I don’t know what came over me. It might have been the excitement of the swap & sell or it might have been the cheap price on such a big box. I knew it was an AModel kit, which should have been warning enough, but a look inside the box showed it fairly bulged with bags of plastic and the instruction sheet and decals were there so it was all too good to pass up. I handed over my money and regretted it a few moments later, when it was too late. I could get rid of the thing by trying to sell it again at another swap & sell (but nobody would be that silly), throwing it out or making it. I chose the latter, thinking if it didn’t work I could still throw it out.

I’ll say one thing for this kit, it had a lot of parts. One of the first trouble I came across was that although the instructions gave part numbers they were not on the sprue so I spent a lot of time flicking back and forth between the page of the instruction I was working on and the key to pieces at the front.

I soon discovered there were pieces to make a complete interior with lots of little chairs and rails, which made hunting out the parts I wanted to use even more annoying. So, things were not off to a good start. To add to that, Amodel seems to use small moulding machines so the fuselage comes in six parts but, since this kit also suffered from the usual AModel warping, putting them all together and fitting the cockpit interior, that did not want to fit, was all a bit difficult. Added to this stressful situation were the clamshell doors that seemed to think the fuselage should be a couple millimetres narrower than the rest of the fuselage thought it should be, so it was not a happy picture.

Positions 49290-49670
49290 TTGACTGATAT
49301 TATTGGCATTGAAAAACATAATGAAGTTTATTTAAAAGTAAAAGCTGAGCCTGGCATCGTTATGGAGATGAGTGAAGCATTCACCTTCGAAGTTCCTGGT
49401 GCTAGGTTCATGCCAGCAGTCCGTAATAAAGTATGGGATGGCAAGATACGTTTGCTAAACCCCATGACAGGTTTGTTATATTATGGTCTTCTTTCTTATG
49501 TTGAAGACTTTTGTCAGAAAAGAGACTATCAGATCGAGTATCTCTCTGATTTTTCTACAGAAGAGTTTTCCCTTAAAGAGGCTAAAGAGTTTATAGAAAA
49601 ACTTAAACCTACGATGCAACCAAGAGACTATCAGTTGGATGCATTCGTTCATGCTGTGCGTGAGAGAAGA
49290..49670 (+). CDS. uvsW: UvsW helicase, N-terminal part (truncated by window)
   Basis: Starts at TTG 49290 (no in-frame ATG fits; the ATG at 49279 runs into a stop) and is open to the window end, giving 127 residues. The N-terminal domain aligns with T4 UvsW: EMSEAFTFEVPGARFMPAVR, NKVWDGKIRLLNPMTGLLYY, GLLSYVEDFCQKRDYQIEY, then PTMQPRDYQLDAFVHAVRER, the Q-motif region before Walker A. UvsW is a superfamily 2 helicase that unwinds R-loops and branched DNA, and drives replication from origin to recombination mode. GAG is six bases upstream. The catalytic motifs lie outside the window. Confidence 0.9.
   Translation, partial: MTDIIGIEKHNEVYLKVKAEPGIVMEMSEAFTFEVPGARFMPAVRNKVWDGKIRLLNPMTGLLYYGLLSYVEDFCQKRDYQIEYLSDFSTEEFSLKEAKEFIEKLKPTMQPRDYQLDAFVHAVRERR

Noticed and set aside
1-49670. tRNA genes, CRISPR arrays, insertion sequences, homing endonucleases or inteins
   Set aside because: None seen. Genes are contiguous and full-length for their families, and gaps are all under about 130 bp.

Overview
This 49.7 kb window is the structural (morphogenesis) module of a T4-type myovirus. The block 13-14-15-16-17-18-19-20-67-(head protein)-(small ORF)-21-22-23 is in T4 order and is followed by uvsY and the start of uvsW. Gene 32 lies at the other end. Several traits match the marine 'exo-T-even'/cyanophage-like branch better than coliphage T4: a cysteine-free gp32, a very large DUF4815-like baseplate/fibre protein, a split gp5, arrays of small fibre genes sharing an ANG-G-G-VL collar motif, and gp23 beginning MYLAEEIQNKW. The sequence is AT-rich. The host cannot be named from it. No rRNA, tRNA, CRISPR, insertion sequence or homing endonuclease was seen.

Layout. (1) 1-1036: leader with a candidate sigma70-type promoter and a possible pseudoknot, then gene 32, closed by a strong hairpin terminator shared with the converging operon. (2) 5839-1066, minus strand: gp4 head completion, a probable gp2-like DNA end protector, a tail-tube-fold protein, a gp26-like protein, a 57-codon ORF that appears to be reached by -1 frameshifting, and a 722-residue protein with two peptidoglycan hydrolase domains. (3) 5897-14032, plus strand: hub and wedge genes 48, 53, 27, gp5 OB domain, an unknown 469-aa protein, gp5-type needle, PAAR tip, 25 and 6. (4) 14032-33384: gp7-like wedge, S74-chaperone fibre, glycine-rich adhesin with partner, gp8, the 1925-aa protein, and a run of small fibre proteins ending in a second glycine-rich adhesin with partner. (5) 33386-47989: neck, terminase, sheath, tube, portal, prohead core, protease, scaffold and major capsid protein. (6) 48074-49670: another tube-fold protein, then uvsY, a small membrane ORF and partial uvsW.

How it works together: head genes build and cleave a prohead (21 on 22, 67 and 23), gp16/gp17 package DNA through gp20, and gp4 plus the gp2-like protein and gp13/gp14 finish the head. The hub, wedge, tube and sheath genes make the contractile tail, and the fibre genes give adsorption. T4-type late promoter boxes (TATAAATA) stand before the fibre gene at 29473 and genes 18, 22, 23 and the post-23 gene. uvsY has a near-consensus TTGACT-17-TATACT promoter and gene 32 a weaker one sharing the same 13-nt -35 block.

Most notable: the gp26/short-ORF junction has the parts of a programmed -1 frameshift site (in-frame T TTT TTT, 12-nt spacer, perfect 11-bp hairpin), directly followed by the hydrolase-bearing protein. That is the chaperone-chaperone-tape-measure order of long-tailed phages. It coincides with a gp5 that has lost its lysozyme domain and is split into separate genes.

To add complexity to the problem, the numerous portholes in the fuselage sides are slightly bulged on the real thing, and the kit supplies the necessary clear parts, which don’t quite fit. I decided to solve that problem by leaving them out and using Krystal Kleer later; it looks okay of you don’t know how the portholes should look.

After that things went rather better than expected. The engines on the upper decking went together rather well but fitting that completed substructure left some unsightly gaps that were not so easy to fill, given the close proximity of all those louvers. The kit gives no hint of the exact location of all those handles on the engine access panels so I had to hunt up some good internet photos that gave the general idea and, amazingly, they didn’t come out looking too bad.